Building Democracy in Contemporary Russia
Western Support for Grassroots Organizations
Can foreign donors help build new democracies? In the 1990s, public and private organizations such as USAID and the Soros Foundation poured huge amounts of money and expertise into Russia to help build the dream of a vibrant democratic society. Sarah L. Henderson argues that despite the altruistic intentions of foreign assistance agencies and domestic activists, foreign aid designed to spur civic growth has had unintended consequences.
Drawing on extensive field work, survey research, and work experience for several funding agencies in Moscow in the late 1990s, Henderson focuses on donor efforts to support the emerging community of nongovernmental organizations and, in particular, on efforts to build a functioning women's movement in Russia.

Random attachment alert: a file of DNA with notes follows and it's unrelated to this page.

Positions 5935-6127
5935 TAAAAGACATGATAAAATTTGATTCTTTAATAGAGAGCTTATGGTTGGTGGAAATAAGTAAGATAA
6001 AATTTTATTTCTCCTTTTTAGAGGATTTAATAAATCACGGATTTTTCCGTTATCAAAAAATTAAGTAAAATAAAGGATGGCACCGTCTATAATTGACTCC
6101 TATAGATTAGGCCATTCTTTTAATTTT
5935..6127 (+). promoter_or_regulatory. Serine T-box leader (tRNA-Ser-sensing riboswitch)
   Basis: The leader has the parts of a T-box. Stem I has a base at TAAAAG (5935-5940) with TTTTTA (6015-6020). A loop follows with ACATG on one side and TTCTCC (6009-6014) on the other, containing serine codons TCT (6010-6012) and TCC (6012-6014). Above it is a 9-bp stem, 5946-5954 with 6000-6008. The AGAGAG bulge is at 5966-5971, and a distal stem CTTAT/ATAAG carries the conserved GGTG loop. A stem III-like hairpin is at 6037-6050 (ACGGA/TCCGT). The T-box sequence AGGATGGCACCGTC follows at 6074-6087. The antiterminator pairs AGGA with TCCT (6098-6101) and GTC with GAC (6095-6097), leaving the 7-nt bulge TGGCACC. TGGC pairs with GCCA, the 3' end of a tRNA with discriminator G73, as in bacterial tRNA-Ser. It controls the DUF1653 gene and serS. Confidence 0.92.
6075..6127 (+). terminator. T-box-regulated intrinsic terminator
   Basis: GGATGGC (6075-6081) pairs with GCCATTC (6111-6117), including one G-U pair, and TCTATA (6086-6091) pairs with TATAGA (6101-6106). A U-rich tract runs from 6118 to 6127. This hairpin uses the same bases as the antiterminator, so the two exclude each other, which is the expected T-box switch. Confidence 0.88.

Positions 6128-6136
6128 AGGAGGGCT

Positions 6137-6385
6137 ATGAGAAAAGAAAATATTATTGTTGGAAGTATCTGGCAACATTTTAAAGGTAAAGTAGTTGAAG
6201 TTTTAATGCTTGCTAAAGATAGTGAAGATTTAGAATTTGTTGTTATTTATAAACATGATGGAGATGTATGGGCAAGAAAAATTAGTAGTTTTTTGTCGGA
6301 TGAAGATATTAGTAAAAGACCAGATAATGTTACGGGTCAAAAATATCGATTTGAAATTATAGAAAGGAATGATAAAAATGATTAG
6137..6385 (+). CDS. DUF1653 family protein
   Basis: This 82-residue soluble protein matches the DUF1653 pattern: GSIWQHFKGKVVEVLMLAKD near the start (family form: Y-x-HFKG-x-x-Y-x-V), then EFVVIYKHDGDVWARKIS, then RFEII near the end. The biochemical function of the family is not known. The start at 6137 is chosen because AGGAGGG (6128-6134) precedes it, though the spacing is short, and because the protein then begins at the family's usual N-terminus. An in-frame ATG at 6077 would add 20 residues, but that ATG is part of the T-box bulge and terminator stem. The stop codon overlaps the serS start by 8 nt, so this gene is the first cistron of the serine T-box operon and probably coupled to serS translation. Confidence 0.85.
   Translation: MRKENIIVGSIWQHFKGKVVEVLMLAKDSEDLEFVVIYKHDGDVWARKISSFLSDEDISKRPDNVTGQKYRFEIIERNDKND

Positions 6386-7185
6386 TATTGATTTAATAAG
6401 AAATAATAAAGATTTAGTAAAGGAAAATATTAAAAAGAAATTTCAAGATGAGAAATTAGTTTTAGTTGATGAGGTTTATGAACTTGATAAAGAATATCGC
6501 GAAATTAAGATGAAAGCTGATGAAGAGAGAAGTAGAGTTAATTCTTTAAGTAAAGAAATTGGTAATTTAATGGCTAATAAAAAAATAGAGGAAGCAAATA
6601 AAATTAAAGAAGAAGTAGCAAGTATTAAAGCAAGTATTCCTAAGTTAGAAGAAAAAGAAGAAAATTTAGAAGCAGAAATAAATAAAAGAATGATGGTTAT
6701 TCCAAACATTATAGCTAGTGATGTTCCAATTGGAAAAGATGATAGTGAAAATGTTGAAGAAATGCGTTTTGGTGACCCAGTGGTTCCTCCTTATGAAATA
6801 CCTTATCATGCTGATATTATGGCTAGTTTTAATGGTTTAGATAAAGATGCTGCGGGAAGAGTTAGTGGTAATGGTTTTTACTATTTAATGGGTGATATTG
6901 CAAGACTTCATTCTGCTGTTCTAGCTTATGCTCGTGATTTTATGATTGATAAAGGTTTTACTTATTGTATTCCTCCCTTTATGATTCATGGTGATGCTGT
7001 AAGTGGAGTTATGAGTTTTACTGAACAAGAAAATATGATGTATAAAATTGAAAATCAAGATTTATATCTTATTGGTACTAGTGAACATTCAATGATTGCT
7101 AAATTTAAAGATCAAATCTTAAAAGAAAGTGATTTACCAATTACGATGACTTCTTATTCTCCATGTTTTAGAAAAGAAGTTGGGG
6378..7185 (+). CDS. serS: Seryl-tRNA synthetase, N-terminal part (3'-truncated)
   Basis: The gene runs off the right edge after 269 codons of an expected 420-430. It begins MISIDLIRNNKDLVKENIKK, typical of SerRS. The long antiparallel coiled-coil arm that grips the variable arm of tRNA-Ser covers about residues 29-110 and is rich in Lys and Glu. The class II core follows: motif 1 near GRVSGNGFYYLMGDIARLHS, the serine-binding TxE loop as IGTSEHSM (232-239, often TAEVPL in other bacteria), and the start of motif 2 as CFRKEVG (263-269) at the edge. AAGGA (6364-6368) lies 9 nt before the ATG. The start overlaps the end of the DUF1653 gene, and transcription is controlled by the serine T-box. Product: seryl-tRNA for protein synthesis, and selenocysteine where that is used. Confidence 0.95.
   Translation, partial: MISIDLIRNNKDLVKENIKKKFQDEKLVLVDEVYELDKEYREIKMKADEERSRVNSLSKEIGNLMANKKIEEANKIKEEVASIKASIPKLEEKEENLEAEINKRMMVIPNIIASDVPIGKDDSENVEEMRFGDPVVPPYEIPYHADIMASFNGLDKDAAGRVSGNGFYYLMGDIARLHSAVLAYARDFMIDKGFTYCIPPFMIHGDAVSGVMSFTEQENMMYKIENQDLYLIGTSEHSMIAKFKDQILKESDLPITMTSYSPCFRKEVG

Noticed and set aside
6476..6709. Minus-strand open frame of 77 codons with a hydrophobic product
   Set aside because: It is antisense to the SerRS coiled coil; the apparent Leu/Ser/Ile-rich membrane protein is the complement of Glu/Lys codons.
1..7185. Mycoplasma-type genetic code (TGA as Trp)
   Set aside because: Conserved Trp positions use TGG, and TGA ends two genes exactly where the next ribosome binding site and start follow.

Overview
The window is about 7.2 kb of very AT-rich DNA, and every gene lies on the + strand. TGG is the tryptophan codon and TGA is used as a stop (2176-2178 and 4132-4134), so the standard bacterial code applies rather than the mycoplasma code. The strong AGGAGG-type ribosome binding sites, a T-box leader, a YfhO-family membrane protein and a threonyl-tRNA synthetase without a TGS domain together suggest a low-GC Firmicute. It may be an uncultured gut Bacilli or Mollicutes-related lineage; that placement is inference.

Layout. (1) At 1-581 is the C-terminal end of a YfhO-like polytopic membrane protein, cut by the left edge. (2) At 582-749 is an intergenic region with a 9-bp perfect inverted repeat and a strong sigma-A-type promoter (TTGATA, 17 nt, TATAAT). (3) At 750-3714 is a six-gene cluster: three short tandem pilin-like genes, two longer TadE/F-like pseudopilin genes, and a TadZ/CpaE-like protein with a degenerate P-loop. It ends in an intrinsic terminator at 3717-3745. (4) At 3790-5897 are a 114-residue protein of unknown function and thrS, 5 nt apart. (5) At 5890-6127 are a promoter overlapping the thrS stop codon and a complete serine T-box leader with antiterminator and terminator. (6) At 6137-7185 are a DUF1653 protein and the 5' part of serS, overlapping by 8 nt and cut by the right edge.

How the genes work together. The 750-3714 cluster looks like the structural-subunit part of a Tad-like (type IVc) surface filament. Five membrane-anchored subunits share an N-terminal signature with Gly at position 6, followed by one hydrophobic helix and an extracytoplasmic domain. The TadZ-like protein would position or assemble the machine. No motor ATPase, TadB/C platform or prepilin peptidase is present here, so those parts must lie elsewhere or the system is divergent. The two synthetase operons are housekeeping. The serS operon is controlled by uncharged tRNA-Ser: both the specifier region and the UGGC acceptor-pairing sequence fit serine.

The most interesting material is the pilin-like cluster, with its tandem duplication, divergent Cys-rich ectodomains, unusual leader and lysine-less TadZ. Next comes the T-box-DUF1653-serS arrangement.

Her intimate knowledge of Russia's growing NGO community informs a worrisome finding: foreign aid has made a tremendous difference, but not in altogether expected or positive ways. New Russian civic groups serve either the needs of an indigenous clientele or the demands of the foreign aid bureaucracy—but rarely both. Henderson's research and experience show that while aid has kept a fledgling civic community alive, it is a civic community that is disconnected from its own domestic audience. The book suggests that large flows of foreign aid have in some ways damaged the long-term prospects for democratization in Russia.